The Fear Factor
As I suspected might happen, everybody has taken away the wrong lesson — and I daresay “perverse” lesson — from the recently published West Coast research on the role of fear in maintaining equilibrium in ecosystems, as reported in Nature Communications, (“Fear of large carnivores causes trophic cascade“). What they should have taken away is the insight that subjective states — moods, emotions, feelings — are an integral part of the environment, and not that “fear is good” or that we’ve discovered a “surprising new weapon in the war against raccoons“.
To be fair, though, the research only focussed on the fear factor. There are other moods just as vital — even more vital. And I have no doubt, too, that some social Darwinist types are going to exploit such research for a justification for the “culture of fear” or the calculated political uses of public anxiety, or for a rationalisation of the social value of predatory or vulture capitalism, and not just the continuation of the war psychosis against “Nature” (but also against “human nature”).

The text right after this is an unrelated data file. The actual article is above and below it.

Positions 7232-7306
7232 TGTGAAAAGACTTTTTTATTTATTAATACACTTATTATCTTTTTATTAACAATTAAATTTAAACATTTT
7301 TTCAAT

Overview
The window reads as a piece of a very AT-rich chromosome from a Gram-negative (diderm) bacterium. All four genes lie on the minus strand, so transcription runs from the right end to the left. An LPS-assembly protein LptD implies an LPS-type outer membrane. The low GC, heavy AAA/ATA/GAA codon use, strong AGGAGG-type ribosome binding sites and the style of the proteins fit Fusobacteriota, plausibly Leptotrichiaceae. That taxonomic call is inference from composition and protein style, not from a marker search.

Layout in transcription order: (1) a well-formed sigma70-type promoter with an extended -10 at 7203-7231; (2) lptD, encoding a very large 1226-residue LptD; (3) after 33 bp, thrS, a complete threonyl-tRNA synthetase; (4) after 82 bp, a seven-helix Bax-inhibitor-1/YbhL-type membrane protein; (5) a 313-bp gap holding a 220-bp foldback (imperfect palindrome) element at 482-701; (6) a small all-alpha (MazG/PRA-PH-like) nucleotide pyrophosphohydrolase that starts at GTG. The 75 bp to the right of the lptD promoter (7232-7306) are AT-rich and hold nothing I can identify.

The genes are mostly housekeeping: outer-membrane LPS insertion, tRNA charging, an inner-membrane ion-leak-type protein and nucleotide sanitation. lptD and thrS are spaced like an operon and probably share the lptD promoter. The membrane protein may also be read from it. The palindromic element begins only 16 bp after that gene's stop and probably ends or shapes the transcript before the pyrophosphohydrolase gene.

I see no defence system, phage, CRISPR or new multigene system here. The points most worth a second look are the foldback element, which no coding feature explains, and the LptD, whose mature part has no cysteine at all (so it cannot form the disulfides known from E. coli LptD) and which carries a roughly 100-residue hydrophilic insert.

The lesson that should be learned from this is that you can’t mask feelings or emotions behind a facade of indifference or nonchalance. They have an effective reality despite all such pretense that extends beyond the boundary of the body. They are an integral part of the total milieu.
But for human life, love is far more effective than fear.